Contract exchanges within the same 403(b) Plan are also permitted under the final regulations, provided that requirements similar to those for plan-to-plan transfers are met. In addition, contract exchanges require that the employer must enter into an agreement with the issuer of the new contract to ensure the exchange of certain information related to tax compliance requirements.

  • Universal Availability and Nondiscrimination Rules

403(b) Plans are generally subject to a “universal availability” requirement. This requirement, with a few exceptions, provides that all employees must be permitted to make salary deferral elections into a 403(b) Plan if any employee of the employer is permitted to do so. The final regulations make some changes to the universal availability requirements, including eliminating the ability to exclude from participation in a 403(b) Plan certain classes of employees who were previously excludable, such as (i) employees covered by a collective bargaining agreement, (ii) visiting professors, (iii) members of a religious order who have taken a vow of poverty and (iv) employees who elect to participate in a governmental plan described in Code Section 414(d), instead of in the 403(b) Plan. The elimination of these exclusions is phased in until 2010.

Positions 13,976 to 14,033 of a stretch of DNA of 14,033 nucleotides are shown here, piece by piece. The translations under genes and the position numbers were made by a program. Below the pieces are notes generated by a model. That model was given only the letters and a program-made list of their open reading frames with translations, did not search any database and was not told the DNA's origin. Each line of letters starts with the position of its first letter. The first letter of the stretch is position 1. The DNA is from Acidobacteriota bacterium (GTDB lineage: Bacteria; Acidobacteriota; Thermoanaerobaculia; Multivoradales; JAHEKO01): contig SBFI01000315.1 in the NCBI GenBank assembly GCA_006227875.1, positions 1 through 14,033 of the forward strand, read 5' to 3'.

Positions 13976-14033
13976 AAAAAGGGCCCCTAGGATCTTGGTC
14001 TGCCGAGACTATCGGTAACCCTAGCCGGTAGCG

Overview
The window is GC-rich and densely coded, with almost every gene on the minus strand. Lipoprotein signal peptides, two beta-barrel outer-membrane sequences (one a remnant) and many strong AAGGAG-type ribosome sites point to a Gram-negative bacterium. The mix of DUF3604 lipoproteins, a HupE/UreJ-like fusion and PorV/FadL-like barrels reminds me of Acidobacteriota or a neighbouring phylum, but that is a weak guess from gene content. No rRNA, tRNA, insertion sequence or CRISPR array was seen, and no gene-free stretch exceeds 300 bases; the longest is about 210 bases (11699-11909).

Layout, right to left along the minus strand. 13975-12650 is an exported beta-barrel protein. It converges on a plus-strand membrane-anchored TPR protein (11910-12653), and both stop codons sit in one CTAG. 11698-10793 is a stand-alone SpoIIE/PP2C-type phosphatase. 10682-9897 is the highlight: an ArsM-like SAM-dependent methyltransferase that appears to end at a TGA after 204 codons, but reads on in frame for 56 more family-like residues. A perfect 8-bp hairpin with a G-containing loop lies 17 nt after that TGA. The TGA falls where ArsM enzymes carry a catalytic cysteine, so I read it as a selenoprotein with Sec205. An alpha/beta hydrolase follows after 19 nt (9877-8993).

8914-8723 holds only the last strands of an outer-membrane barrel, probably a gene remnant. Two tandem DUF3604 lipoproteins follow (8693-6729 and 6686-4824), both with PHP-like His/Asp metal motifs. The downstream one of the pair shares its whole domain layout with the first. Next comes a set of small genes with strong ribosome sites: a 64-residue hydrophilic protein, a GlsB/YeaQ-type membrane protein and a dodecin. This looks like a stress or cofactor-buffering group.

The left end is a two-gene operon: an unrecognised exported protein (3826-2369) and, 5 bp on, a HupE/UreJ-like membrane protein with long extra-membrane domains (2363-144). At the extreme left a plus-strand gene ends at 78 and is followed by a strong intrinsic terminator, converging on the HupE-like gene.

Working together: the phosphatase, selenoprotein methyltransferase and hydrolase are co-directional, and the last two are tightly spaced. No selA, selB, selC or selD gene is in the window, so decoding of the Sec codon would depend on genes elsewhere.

• Controlled Group Rules

The final 403(b) regulations also impose new controlled group rules on tax-exempt entities (other than churches and governmental agencies). In general, control by one organization of 80 percent or more of the board members of another organization will cause the organizations to be treated as a single employer for benefit plan purposes. This means that nondiscrimination tests and other code-imposed limits will have to be applied across both organizations as if the two organizations were a single employer. Additionally, vesting service and plan eligibility may need to be tracked across multiple organizations.

The final regulations also provide that if certain requirements regarding day-to-day coordination of an organization’s tax-exempt activities are met, the organizations, though not required to, may permissively aggregate themselves and treat themselves as a single employer for benefit plan purposes.

These requirements have important implications for all tax-exempt organizations that extend beyond the 403(b) arena. All tax-exempt organizations should review these controlled group or common control requirements to determine the impact, if any, on their benefit plans and employees.